How to Use Finger Pulse Oximeter


Doctors and other health professionals use various equipment to check and monitor their patients to obtain vital readings. These devices include a pulse oximeter, part of a health professional’s medical arsenal.

Have you heard of a pulse oximeter before? It is not as common as a heart rate or blood pressure monitor. However, it is essential to check certain fluid levels in the body.

What does a pulse oximeter measure?

A pulse oximeter is a small device that measures blood oxygen levels. Inside your body is a vast network of arteries and veins carrying blood back and forth to deliver oxygen and nutrients to every tissue. As we breathe, oxygen enters our lungs and travels to the alveoli to exchange gas.

Fresh oxygen enters the blood hemoglobin and then starts its journey around the body. Your blood is the pathway, and hemoglobin is the vehicle carrying oxygen.


When we talk about how saturated oxygenated hemoglobin is, we mean the percentage that shows how much oxygen is ready for the body to use. Doctors monitor these saturation levels because they can tell a lot about a patient’s well-being.

Many conditions can change how much oxygen is in your blood. This includes anemia, asthma, pneumonia, chronic obstructive pulmonary disease, lung cancer, heart defects you’re born with, COVID-19, and heart attacks. Knowing how to measure this is vital for health workers planning patient care.

Keeping track of saturation helps medical professionals in several ways. It lets them see if someone needs help breathing or understand why they might be out of breath. They also use it to determine whether a person can handle working out or heavy physical work.

Medical Information

Doctors depend on this information to spot times when someone stops breathing briefly, like with sleep apnea or during sleep studies. These tests show if someone does better with extra oxygen and reacts well to it. Plus, it’s super important to ensure ventilators work as they should.

When a patient is under sedation, monitoring oxygen levels is another critical job for saturation tracking in the operating room. It also helps doctors know whether treatments for lung issues are effective.

How Does It Work?

Now that you understand what a pulse oximeter measures, let’s go over how it works.

This medical device is non-evasive as it clips on a finger or other body parts like your ear or toe and measures oxygen levels in the blood. It is precise because it can detect fluctuations and small real-time changes. It is an ideal critical care device to see how efficiently blood carries oxygen to extremities, like a leg or arm.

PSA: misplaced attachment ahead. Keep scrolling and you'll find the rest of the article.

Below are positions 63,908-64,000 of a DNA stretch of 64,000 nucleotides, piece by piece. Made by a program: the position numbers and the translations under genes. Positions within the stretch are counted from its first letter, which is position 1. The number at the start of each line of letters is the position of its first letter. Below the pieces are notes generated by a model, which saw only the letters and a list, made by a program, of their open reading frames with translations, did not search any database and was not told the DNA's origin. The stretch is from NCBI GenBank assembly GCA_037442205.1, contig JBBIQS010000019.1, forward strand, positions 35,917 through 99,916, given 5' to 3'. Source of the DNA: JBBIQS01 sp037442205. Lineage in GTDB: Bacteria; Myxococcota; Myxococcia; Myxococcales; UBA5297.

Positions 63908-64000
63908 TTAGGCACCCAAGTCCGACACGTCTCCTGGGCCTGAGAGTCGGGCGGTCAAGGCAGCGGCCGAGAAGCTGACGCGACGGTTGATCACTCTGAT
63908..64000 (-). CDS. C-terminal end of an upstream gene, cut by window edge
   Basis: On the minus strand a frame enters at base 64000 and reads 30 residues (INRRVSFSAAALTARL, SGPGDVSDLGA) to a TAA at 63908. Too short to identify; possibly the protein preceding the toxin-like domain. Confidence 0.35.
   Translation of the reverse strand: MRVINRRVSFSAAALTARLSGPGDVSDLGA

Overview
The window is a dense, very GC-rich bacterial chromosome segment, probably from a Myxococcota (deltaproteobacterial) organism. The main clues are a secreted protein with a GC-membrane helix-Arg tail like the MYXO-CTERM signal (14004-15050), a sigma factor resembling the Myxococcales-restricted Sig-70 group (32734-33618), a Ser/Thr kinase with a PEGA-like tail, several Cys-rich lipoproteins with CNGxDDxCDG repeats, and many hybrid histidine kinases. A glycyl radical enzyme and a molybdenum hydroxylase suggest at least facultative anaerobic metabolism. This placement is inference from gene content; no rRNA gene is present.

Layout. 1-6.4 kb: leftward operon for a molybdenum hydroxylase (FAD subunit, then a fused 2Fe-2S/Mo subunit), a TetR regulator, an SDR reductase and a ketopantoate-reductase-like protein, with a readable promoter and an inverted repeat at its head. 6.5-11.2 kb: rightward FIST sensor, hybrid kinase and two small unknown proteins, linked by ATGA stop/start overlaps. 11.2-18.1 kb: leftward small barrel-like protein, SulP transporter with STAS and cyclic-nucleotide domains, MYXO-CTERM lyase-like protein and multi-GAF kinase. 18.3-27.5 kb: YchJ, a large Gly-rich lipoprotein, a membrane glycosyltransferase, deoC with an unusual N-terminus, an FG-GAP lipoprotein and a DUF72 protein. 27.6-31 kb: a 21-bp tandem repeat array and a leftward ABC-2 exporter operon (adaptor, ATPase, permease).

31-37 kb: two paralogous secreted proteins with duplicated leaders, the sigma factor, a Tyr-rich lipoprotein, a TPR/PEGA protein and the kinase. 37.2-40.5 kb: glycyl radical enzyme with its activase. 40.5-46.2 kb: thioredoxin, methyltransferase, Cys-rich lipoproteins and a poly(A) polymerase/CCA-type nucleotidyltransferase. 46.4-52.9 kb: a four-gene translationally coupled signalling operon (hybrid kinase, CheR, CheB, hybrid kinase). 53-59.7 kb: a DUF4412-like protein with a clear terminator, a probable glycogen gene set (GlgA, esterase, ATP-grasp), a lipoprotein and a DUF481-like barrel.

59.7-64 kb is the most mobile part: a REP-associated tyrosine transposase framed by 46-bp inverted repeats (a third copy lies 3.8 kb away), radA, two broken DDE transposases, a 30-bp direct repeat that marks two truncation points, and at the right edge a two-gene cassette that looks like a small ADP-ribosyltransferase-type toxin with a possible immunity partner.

While typically found in hospitals or doctor’s offices, you can also see them in ambulances, clinics and recovery suites. You can purchase them for home use. Your doctor may even recommend one to measure levels at different times of the day.

You don’t need special training because it simply clips on the end of your finger. Then you press the on button. It uses a beam to pass through your blood to measure your blood pressure, which is called SpO2, and for most healthy people, this number will be between 94% and 100%. The test only takes a few minutes, and you can resume normal activities.

Home Use Devices

There are two different kinds of pulse oximeter users at home. Pulse oximeters on prescription are the same in hospitals and doctors’ offices. You will get a prescription from your medical professional to pick it up. They are more expensive than over-the-counter ones but are recommended by doctors for home use. Your health insurance provider may cover the cost.

It is possible to find an over-the-counter pulse oximeter in various stores or online. These devices are more compact and less expensive. They measure blood oxygen levels; some even link to your smartphone through an app.

How to Get Accurate Readings

To get the best readings at home, remember these tips. Make sure your hand is calm during the measurement. Your hand should be lower than your heart. Follow what your device’s manual says. If the readings jump around at first, wait till they settle down before you take them down.

Take off any nail polish from your finger with the device beforehand. It’s also a smart idea to record the date and time you took each test. This will come in handy when talking with your healthcare provider later.

A few different things could influence your reading. Tobacco or vaping are these things. How thick and warm your skin is matters, as do dirty nails and not-so-great blood flow. Skin colour changes might also make the reading less accurate.